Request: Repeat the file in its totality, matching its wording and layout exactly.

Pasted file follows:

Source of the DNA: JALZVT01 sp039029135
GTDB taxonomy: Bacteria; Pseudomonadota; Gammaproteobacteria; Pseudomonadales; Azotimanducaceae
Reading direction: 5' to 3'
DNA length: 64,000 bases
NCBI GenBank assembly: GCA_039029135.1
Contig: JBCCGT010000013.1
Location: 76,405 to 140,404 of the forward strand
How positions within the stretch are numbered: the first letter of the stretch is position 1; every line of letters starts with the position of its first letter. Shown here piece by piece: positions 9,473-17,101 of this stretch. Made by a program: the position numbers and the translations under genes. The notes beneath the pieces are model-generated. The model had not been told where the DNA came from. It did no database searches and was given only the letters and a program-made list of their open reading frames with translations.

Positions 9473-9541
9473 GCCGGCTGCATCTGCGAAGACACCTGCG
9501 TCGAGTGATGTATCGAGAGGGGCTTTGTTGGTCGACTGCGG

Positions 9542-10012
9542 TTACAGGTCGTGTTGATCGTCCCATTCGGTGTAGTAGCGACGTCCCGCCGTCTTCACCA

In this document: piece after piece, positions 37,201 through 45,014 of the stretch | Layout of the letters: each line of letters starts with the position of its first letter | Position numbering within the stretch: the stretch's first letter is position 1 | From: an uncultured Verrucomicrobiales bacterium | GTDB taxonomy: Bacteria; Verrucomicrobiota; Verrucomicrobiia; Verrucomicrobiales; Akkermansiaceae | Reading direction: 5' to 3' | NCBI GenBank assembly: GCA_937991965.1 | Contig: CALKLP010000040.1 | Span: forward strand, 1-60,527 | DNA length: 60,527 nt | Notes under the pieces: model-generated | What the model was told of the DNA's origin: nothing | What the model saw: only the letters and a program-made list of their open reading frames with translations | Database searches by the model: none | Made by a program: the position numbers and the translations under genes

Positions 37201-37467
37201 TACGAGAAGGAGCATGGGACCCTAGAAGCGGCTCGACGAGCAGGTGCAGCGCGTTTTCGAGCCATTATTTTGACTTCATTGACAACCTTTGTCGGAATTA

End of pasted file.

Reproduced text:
Source of the DNA: JALZVT01 sp039029135
GTDB taxonomy: Bacteria; Pseudomonadota; Gammaproteobacteria; Pseudomonadales; Azotimanducaceae
Reading direction: 5' to 3'
DNA length: 64,000 bases
NCBI GenBank assembly: GCA_039029135.1
Contig: JBCCGT010000013.1
Location: 76,405 to 140,404 of the forward strand
How positions within the stretch are numbered: the first letter of the stretch is position 1; every line of letters starts with the position of its first letter. Shown here piece by piece: positions 9,473-17,101 of this stretch. Made by a program: the position numbers and the translations under genes. The notes beneath the pieces are model-generated. The model had not been told where the DNA came from. It did no database searches and was given only the letters and a program-made list of their open reading frames with translations.

Positions 9473-9541
9473 GCCGGCTGCATCTGCGAAGACACCTGCG
9501 TCGAGTGATGTATCGAGAGGGGCTTTGTTGGTCGACTGCGG

Positions 9542-10012
9542 TTACAGGTCGTGTTGATCGTCCCATTCGGTGTAGTAGCGACGTCCCGCCGTCTTCACCA

In this document: piece after piece, positions 37,201 through 45,014 of the stretch | Layout of the letters: each line of letters starts with the position of its first letter | Position numbering within the stretch: the stretch's first letter is position 1 | From: an uncultured Verrucomicrobiales bacterium | GTDB taxonomy: Bacteria; Verrucomicrobiota; Verrucomicrobiia; Verrucomicrobiales; Akkermansiaceae | Reading direction: 5' to 3' | NCBI GenBank assembly: GCA_937991965.1 | Contig: CALKLP010000040.1 | Span: forward strand, 1-60,527 | DNA length: 60,527 nt | Notes under the pieces: model-generated | What the model was told of the DNA's origin: nothing | What the model saw: only the letters and a program-made list of their open reading frames with translations | Database searches by the model: none | Made by a program: the position numbers and the translations under genes

Positions 37201-37467
37201 TACGAGAAGGAGCATGGGACCCTAGAAGCGGCTCGACGAGCAGGTGCAGCGCGTTTTCGAGCCATTATTTTGACTTCATTGACAACCTTTGTCGGAATTA